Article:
Best Fits for Stephen Drew Lacking in Infield Production

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    The New York Mets and New York Yankees appeared to be the best fits for Stephen Drew (pictured) as he entered the offseason as, arguably, the top free-agent infielder on the free-agent market.

    Re-signing with the Boston Red Sox was also seen as an option for Drew, which would've allowed the Sox to pencil him in at shortstop and have two young and unproven players, Xander Bogaerts and Will Middlebrooks, compete at third base as opposed to handing each a starting job.

    To a lesser degree, the Pittsburgh Pirates made sense, although they were a much less likely landing spot because of their much smaller payroll and a decent in-house option in Jordy Mercer.

    Two weeks into the season, Mets shortstop Ruben Tejada is 8-for-41 with one double and 11 strikeouts.

    The Yankees have gotten solid production out of Derek Jeter, Kelly Johnson and Yangervis Solarte, but an injury to first baseman Mark Teixeira has magnified the team's lack of depth around the diamond, and Brian Roberts' slow start (four singles in 31 at-bats) makes the team's inability or lack of interest in signing Drew a glaring mistake. 

    The Red Sox's loss of Middlebrooks, who is on the disabled list with a strained calf, has also exposed their lack of infield depth, while Bogaerts is off to a slow start (13-for-50, 2 2B, 0 HR, 0 RBI, 13 K). He is only 21, and he is still one of the most talented young players in the game, but the Sox are off to a 5-9 start, and fingers will have to point somewhere.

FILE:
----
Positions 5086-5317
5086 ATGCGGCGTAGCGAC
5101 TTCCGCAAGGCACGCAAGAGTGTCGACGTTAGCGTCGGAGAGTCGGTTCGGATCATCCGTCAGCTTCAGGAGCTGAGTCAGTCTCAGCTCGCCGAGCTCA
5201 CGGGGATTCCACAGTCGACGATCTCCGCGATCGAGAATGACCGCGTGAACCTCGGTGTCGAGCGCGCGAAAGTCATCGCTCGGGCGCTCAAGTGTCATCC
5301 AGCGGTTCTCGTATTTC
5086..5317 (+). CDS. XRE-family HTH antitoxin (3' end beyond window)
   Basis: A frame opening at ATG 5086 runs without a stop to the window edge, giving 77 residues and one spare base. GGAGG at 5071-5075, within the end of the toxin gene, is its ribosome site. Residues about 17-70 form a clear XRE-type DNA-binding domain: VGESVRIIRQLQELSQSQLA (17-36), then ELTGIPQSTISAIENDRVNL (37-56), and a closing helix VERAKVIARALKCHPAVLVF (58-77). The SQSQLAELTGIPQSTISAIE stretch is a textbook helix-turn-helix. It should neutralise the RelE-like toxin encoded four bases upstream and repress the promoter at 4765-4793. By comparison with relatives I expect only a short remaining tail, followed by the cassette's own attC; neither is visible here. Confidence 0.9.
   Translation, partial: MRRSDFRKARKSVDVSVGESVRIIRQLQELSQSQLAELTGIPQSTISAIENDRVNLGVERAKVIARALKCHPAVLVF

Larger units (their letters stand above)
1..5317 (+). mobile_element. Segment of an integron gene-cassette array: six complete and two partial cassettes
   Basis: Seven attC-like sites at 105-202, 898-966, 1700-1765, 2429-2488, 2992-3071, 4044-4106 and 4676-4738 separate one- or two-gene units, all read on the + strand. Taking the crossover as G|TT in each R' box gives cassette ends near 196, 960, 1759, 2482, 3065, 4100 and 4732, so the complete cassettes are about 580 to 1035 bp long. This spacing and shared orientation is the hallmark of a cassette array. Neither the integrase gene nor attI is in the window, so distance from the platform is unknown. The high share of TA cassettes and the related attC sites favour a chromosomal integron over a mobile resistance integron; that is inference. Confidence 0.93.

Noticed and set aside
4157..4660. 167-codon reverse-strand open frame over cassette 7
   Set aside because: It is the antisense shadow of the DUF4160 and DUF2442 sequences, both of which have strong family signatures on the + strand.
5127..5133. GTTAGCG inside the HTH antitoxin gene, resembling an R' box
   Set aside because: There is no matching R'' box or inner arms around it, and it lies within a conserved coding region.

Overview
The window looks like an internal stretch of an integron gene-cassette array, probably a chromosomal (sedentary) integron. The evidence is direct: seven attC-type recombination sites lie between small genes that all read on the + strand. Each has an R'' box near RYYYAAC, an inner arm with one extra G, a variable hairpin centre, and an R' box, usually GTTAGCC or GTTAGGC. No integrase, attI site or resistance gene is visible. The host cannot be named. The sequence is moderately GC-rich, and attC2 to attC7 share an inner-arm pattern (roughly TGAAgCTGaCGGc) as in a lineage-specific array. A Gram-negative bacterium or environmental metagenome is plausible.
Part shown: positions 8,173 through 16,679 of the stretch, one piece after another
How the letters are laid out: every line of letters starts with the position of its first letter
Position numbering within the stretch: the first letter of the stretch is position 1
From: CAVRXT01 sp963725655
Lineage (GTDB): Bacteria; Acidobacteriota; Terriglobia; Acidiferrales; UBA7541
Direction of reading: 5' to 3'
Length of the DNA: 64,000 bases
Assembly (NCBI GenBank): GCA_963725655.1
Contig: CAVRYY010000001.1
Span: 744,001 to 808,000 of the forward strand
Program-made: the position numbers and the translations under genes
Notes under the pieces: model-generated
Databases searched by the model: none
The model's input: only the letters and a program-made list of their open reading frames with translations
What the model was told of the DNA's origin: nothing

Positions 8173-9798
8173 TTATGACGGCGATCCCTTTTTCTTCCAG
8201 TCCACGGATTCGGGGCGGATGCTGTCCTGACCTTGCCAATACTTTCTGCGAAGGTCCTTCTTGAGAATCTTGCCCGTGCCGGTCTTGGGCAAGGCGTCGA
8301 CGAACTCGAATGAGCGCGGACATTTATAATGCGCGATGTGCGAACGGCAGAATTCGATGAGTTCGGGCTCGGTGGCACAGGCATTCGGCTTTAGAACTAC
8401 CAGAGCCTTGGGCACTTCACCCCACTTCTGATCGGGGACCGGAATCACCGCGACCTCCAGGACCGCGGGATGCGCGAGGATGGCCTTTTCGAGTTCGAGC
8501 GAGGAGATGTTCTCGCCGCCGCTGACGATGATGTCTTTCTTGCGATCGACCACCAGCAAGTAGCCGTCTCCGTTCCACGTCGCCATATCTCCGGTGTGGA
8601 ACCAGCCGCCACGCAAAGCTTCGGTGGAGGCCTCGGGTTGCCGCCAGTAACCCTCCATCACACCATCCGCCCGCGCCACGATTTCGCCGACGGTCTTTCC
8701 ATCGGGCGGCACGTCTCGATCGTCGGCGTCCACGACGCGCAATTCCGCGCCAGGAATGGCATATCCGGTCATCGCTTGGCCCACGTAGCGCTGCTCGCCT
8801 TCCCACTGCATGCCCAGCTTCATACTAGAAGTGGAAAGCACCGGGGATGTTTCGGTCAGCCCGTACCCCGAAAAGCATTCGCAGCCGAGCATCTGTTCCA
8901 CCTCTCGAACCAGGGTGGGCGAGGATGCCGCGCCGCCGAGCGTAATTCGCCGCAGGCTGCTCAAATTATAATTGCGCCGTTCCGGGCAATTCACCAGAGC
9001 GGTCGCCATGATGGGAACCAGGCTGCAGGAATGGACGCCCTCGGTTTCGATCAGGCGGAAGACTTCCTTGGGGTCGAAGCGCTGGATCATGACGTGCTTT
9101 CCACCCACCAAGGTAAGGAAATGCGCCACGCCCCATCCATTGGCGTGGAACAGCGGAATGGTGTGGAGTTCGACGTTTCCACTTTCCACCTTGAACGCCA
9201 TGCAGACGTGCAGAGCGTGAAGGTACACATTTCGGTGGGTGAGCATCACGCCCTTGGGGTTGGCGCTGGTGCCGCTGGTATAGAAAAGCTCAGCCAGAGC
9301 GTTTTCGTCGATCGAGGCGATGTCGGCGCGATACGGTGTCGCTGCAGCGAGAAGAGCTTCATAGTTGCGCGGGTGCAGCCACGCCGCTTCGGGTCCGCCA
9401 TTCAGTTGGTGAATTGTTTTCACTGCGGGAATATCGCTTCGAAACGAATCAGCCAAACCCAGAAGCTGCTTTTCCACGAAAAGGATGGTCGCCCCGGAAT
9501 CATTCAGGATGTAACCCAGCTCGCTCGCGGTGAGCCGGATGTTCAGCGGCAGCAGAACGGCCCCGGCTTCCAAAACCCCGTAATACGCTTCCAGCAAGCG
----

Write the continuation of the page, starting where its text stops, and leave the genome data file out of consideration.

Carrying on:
Mercer's 7-for-41 start for the Bucs can't help the perception that the team was not aggressive enough in free agency.

    Top prospect Gregory Polanco is very close to claiming the starting right field job, and prior to his season-ending Tommy John surgery, top pitching prospect Jameson Taillon was thought to be very close to joining the big league rotation. They were legitimate reasons not to pursue an upgrade in either of those areas.

    There is no shortstop help on the way, though, so if Mercer has a poor season, fans will be wondering why the Pirates didn't make a run at Drew.

Curtis Granderson Hasn't Lived Up to His Paycheck

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    The ghost of Jason Bay's four-year, $66 million contract will always haunt Mets fans as the former Pirates and Red Sox star's best days were behind him by the time he arrived in New York. The best cure would've been for the team to get good value from the next player it happened to sign to a big-money deal. 

    That player is Curtis Granderson (pictured), another corner outfielder who happened to have signed a similar deal (four years, $60 million) and had big expectations. Things haven't gone well thus far.

    His 8-for-47 start with one homer and 16 strikeouts is a bad sign for those hoping he could return to his 40-homer form of 2011-2012 and for a Mets team in need of an offensive boost to help star third baseman David Wright.